In his 2007 State of the State address, Gov. Rick Perry (R-Texas) aptly explained, “I believe we can take an approach to crime that is both tough and smart…[T]here are thousands of non-violent offenders in the system whose future we cannot ignore. Let’s focus more resources on rehabilitating those offenders so we can ultimately spend less money locking them up again.”
Gov. Perry is just one voice in the chorus of policymakers, from both sides of the political aisle, calling for serious criminal justice reform that promotes public safety, reduces unsustainable prison populations and saves scarce taxpayer dollars. Elected officials like Gov. Perry are beginning to put their money where their mouths are by passing reform legislation to address overincarceration.
For example, in 2008, former Gov. Haley Barbour (R- Miss.) signed legislation that allowed all incarcerated individuals convicted of nonviolent felonies to be eligible for parole after serving 25 percent of their sentences. In Kansas, conservative lawmakers mandated community-based drug abuse treatment and community supervision for nonviolent offenders convicted of drug possession for the first or second time. And last year, in Ohio, a Republican-majority legislature passed a measure that is projected to save $1 billion over the next four years by — among other things — increasing the amount of time a prisoner can earn toward early release, eliminating the crack-cocaine sentencing disparity, removing mandatory minimum sentences for certain low-level drug offenses and increasing the use of diversion programs for low-level drug offenders.
Many other states, including Alabama, Connecticut, Georgia, Indiana, Louisiana, Nebraska, South Carolina, Vermont and Virginia, have also passed legislation that will reduce corrections spending, enhance public safety, and increase justice. A more detailed discussion of these reforms can be found in the ACLU’s recently released report, Promising Beginnings: Bipartisan Criminal Justice Reform in Key States.
While the reforms discussed in this report do not represent the final solution to our incarceration crisis, it is encouraging to know that legislators in a variety of states are working in a bipartisan manner to thoughtfully address this serious problem. Given the successes of these state initiatives, now is the time for Members of Congress to put aside petty politics and pass the National Criminal Justice Commission Act (S. 306), which would create a bipartisan commission tasked with examining the nation’s criminal justice system and offering reform recommendations in a number of important areas including sentencing policy, law enforcement, crime prevention and re-entry.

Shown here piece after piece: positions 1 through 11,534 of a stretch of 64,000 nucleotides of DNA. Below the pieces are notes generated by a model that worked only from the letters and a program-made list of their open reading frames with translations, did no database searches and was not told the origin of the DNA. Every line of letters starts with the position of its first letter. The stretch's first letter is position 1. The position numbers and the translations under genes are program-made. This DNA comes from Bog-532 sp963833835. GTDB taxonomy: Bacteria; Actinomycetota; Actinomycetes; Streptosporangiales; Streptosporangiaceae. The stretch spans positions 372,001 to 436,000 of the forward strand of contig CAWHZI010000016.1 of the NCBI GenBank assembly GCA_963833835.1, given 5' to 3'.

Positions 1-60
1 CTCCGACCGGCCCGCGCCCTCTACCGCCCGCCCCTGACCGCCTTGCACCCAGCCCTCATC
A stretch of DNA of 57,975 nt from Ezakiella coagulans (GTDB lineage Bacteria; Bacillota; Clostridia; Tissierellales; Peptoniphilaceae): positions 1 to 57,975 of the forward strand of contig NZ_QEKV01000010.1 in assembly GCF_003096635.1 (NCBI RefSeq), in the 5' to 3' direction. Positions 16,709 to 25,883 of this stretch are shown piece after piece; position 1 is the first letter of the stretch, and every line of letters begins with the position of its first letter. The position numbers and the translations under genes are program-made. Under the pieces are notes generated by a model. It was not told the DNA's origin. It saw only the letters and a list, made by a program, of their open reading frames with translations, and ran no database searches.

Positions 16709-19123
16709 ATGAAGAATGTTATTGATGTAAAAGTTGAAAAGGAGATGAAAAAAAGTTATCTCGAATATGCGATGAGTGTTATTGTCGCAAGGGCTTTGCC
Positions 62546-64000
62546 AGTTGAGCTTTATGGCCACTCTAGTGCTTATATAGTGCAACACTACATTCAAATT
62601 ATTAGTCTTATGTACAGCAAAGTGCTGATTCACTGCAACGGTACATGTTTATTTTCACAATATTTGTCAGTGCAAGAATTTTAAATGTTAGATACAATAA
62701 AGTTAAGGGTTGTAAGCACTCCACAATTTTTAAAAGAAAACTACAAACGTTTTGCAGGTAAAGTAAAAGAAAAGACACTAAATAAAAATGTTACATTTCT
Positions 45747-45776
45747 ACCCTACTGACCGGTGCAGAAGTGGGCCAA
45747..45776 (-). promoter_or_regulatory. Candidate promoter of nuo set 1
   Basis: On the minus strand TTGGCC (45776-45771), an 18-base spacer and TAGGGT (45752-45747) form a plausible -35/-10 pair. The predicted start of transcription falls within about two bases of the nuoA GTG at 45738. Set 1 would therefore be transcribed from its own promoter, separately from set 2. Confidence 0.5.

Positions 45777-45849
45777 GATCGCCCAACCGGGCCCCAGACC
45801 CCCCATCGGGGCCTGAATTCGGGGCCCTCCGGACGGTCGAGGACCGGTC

With over 2.2 million people incarcerated in local jails or in state or federal prisons, now is the time for the federal government to follow the lead of the states and take a holistic look at the justice system.
As the bill’s author, Sen. Jim Webb (D-Va.) explained on the Senate Floor, “Nowhere is the need to think creatively for the good of the country more clear than where it affects our dysfunctional criminal justice system, whose challenges threaten the safety and the well-being of every single community and every single American. This system will not be fixed by sticking our heads in the sand and pretending not to see its failings. It will only be fixed by bringing together good minds who have dedicated years of thought and action to finding the answers.”
Take action now. Tell Congress to support meaningful reform by passing the National Criminal Justice Commission Act of 2011.